Global Workers Help U.S. Companies Compete on a Larger Scale

There’s no question that U.S. employers need to fill a constant demand for skilled workers. In December 2018, there were seven million jobs available but only 6.3 million unemployed people were looking for work. So where do companies turn? Increasingly they are accessing a rich pool of talent abroad. Hiring foreign-born workers can be the right solution — especially for highly specialized positions that can take months or even years to fill — according to a recent survey conducted by the Society for Human Resource Management (SHRM). Polled in September 2018 and published in December, it probed 785 SHRM members for their perspectives on employment-based immigration and their suggestions for reducing barriers and engaging new talent.

Foreign-Born Talent Boosts Growth 

First, the good news. The view of foreign-based talent is generally positive. 76% of HR professionals say these workers contribute to U.S. economic growth and 74% say they help drive the country’s innovation. When it comes to improving the bottom line, 60% agreed that global talent positively affects the financial growth of their company. Additionally, 64% affirmed that they increase business productivity. Assimilating to a new culture was not a concern, as 65% of respondents believed foreign workers possessed the cross-cultural competencies necessary to relate to the work.

The Visa Process & Paperwork Present Challenges

Though 85% of respondents said it is very or extremely important to recruit talent to meet business needs and stay competitive, they did cite barriers, particularly with visas, that slow the process down. 66% mentioned lengthy processing times, 55% said unpredictability of the visa process and 60% noted complex visa application paperwork. Despite these visa challenges, companies (predominantly manufacturing, high-tech and scientific, and professional and technical services) are forging ahead to sponsor. 52% of organizations sponsored an employment-based visa for at least one hire in the past five years, with most sponsoring between one and 25 (10% sponsored over 100 and 13% sponsored between 26 and 100).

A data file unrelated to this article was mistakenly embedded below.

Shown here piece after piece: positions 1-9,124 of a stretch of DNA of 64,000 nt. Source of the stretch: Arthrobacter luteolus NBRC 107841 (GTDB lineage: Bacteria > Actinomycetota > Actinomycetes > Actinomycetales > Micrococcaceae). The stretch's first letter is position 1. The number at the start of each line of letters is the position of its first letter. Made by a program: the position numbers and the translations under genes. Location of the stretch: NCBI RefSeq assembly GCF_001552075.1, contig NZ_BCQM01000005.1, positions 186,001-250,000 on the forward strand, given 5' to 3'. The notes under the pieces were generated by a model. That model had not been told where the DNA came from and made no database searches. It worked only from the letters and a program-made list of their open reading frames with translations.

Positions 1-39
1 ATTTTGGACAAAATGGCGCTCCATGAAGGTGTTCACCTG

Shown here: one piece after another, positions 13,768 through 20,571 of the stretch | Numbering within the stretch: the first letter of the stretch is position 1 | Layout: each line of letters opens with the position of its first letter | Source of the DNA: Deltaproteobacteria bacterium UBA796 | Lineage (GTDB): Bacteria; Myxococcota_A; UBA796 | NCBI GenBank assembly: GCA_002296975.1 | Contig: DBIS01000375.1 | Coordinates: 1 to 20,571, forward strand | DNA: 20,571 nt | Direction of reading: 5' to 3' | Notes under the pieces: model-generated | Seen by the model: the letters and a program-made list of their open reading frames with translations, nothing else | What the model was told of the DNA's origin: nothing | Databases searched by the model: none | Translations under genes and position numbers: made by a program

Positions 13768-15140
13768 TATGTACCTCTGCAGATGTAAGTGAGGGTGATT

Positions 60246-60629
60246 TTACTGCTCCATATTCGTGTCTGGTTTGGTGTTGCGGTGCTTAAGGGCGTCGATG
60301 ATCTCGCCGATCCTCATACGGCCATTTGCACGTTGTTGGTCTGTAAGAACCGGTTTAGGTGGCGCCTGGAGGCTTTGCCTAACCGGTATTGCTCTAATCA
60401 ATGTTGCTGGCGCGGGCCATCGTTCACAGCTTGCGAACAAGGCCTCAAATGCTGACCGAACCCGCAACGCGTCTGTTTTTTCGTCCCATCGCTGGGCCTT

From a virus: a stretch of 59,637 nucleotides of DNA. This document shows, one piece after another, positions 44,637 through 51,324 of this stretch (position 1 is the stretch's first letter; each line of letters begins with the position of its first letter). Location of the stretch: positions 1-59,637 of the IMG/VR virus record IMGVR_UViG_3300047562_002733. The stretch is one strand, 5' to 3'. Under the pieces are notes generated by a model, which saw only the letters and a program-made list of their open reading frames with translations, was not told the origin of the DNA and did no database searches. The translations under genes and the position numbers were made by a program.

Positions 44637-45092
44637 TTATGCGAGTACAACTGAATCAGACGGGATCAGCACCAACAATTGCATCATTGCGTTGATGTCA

As far as visa usage by type, H-1B (foreign nationals in specialty occupations), J-1 (exchange visitors), F-1/OPT (students in academic programs) and L-1 (intracompany specialized knowledge) made up the majority. Some employers regard Green Cards as a solution, with 37% of organizations having sponsored at least one green card in the past five years.

Paperwork that must be done to verify identity and work authorization for candidates is another hurdle. Form I-9 presents unique challenges with 55% citing maintaining records when keeping track of documents with an expiration date, 31% mentioning the authenticity of documents presented by employees and 25% note balancing Form I-9 compliance with concerns about discrimination and unfair immigration-related employment practices. With regards to challenges of the E-Verify system (67% of those surveyed participate), 40% said it doesn’t replace the Form I-9 process, 28% said the process for resolving tentative non-confirmations was unclear and 22% mentioned the authenticity of documents presented by employees.

Solutions for Finding & Maintaining Global Talent

Human resource professionals must balance compliance with immigration laws and data, which strongly points to a need for a modern, predictable employment-based immigration system, according to the survey. 78% of respondents would stand by a mandatory e-verify system that eliminates Form I-9. 56% of respondents say the U.S. government should create a Trusted Employer Program to streamline the process for low-risk compliant employers to obtain visas. 33% said not enough visas were one of the challenges when hiring talent, implying that policy makers should provide enough visas to allow businesses to recruit, hire, transfer and retain top talent. 81% said they would support a mandatory e-Verify system that authenticates identity — thus making the process more efficient and eliminating some of the unpredictability of the paperwork system currently in place. It’s clear there is a ripe market for finding and maintaining global talent and that innovative and consistent ways of facilitating immigration-based employment are needed. Stay tuned for more robust studies from SHRM to supplement this preliminary survey.